Logitech Giving Up on Google TV After Losing $100M

 
 
By Clint Boulton  |  Posted 2011-11-13 Email Print this article Print
 
 
 
 
 
 
 

Logitech abandoned its Google TV-based Revue companion box, which failed to gain considerable traction over the past year. Google said more supporters are on the way.

Logitech (NASDAQ:LOGI) CEO Guerrino De Luca didn't mince words in announcing that the peripherals maker was giving up on its Logitech Revue companion box, noting that the Google TV device (and loses in its EMA region) cost the company more than $100 million in operating profits.

Google TV is the search engine provider's stab at combining elements of TV programming with Web surfing, including the delivery of entertainment and gaming applications through set-top boxes such as the Revue. Logitech launched the Revue, powered by Google's Android software and an Intel Atom chip, for $300 last October with high hopes of selling hundreds of thousands of the boxes for the Christmas season.

The Revue failed to gain traction as reviewers and early adopters found the system difficult to set up and the Google TV service itself too buggy. Logitech discounted the Revue to $99 this past July after the company confessed that returns of the box were greater than sales.

Partly due to this failure, Logitech lost $30 million in the first quarter and took a $34 million charge. Logitech's board promptly fired then-CEO Gerald Quindlen.

Logitech had been pretty hush-hush about the Revue since then until De Luca dropped the hammer on the ill-fated device during the company's analyst day Nov. 10. The company will no longer make the Revue boxes. While he conceded Google TV has great potential to "disrupt the living room," Logitech made "a mistake of implementation of a gigantic nature" with the Revue.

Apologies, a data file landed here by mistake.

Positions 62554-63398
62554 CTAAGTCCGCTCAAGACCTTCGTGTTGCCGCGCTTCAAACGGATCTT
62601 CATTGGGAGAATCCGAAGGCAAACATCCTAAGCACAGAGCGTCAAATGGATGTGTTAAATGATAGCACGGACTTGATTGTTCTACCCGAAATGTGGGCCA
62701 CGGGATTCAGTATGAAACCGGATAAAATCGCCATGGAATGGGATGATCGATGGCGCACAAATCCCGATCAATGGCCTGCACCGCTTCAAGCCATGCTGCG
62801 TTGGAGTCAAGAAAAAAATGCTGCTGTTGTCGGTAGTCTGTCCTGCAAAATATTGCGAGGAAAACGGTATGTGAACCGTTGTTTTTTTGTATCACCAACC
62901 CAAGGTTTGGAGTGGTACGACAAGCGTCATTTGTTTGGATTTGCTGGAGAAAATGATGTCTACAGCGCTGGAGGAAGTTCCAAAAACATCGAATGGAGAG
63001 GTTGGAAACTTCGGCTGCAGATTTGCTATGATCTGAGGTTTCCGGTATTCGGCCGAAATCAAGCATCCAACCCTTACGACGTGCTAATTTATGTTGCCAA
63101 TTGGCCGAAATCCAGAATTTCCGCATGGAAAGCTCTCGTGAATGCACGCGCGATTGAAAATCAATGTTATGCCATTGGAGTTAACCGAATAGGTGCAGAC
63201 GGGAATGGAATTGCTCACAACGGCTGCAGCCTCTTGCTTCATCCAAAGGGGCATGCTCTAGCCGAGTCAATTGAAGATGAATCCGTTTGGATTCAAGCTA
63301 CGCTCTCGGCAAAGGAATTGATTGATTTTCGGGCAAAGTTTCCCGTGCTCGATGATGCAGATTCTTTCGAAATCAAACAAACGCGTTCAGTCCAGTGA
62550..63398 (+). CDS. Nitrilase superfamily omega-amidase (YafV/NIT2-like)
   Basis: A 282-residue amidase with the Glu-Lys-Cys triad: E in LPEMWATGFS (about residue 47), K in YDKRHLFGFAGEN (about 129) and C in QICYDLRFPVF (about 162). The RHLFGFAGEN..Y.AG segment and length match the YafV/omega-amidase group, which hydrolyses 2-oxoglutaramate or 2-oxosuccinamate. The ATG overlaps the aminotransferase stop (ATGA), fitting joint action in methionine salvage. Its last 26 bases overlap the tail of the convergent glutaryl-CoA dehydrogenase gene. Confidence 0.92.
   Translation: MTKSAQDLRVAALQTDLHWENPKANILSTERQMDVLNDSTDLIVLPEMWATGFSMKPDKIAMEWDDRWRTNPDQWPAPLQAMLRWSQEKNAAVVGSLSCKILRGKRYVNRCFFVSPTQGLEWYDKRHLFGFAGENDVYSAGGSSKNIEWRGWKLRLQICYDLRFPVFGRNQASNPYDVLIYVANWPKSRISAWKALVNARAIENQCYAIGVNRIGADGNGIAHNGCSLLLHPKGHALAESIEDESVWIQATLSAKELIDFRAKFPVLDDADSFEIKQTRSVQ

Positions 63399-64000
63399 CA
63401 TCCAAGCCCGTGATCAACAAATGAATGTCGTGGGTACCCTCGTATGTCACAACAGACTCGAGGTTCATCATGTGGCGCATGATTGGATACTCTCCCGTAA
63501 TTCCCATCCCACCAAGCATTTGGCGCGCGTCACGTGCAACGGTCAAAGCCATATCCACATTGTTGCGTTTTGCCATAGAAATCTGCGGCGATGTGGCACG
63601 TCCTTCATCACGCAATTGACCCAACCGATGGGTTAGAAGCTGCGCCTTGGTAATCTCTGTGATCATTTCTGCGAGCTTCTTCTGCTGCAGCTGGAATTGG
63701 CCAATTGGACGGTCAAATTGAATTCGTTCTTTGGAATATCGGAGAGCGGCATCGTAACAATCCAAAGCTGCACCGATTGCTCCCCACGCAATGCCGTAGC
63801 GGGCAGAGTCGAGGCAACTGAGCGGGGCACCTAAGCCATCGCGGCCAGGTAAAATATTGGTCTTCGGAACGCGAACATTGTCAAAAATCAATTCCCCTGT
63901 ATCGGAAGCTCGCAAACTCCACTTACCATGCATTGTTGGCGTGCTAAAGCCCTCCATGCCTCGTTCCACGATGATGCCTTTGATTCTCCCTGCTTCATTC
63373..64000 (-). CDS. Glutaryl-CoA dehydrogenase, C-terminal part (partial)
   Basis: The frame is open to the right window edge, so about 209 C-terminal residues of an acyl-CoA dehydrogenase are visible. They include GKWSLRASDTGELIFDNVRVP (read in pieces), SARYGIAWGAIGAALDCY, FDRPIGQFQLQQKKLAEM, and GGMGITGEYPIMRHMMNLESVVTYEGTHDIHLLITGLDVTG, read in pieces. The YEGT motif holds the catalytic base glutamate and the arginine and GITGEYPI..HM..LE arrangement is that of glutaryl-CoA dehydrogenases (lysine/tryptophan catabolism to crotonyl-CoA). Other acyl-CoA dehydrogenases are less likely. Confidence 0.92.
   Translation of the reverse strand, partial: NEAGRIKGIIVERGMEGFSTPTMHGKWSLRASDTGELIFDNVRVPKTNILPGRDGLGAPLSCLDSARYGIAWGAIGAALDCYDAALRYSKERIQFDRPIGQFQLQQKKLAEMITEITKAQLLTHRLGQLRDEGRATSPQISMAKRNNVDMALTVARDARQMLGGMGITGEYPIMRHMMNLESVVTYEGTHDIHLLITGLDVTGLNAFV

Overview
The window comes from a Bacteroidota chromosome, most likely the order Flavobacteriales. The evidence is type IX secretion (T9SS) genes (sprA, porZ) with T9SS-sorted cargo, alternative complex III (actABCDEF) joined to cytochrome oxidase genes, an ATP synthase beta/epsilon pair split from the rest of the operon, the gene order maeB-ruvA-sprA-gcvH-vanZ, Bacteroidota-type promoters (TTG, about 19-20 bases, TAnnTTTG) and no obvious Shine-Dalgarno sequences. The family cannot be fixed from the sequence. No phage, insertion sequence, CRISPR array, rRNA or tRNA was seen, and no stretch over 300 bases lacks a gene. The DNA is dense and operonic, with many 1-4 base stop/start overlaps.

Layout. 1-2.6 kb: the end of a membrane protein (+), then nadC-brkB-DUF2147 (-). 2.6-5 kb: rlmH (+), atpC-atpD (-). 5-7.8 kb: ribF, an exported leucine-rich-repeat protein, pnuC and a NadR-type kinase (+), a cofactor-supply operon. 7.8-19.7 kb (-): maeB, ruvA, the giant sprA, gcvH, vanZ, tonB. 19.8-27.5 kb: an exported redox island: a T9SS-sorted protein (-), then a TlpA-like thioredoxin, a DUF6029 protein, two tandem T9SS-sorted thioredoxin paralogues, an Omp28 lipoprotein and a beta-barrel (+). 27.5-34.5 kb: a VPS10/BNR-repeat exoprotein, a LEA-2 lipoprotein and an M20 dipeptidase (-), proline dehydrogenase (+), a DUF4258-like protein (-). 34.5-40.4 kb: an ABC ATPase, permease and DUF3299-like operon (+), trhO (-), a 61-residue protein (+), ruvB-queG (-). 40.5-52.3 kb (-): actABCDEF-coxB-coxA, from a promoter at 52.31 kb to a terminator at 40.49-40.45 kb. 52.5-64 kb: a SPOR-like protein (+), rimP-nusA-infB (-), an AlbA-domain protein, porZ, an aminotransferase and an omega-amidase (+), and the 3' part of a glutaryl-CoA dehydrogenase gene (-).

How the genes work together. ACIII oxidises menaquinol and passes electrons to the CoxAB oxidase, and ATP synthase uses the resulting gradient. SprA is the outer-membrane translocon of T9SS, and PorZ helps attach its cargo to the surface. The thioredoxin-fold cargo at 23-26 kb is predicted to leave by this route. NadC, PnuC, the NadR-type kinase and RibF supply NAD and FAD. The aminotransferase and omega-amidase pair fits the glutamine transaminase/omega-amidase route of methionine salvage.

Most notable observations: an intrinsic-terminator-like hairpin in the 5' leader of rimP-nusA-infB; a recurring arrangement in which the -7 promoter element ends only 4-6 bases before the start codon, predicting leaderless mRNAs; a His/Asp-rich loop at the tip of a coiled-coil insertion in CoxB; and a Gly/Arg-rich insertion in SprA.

Specifically, he suggested the software wasn't polished and that there wasn't enough content to draw consumer interest. Google TV launched with Netflix and Amazon Instant Video applications, but most TV broadcast networks failed to provide content for the service. Google, for example, failed to get TV network-backed Hulu to support its TV project.

Google was also late rolling out its long-anticipated Google TV 2.0 Honeycomb upgrade, which features Android Market application support but didn't arrive until late October.

"To make the long story short, we thought we had invented sliced bread, and we just made them," De Luca said during the analyst day, according to transcription notes provided by Seeking Alpha. "We just built a lot because we expected everybody to line up for Christmas and buy these boxes for $300, and that was a big mistake."

He added that he was amenable to supporting Google TV in the future, but only once the service is established and with a smaller, more prudent approach.

What does this mean for Logitech Revue users? Google told eWEEK the Revue would still receive the Google TV 2.0 Honeycomb 3.1 upgrade that is currently rolling out to users of Sony Google TV systems.

"Logitech has been a good partner in the early days of Google TV, and the feedback from Revue users has been very important for the design of the new version of Google TV announced two weeks ago," a Google spokesperson told eWEEK.

"We're excited about new partnerships with new chipset vendors and new hardware manufacturers, which we will announce at a later date. These partnerships will help power the next generation of Google TV devices in 2012."

One of those providers looks to be LG Electronics, which Bloomberg said would be launching a Google TV set at the 2012 Consumer Electronics Show in January.

One thing is clear: Google isn't ready to give up on its service, especially not with Apple rumored to be launching a Web TV system next year.

 


 
 
 
 
 
 
 
 
 
 
 

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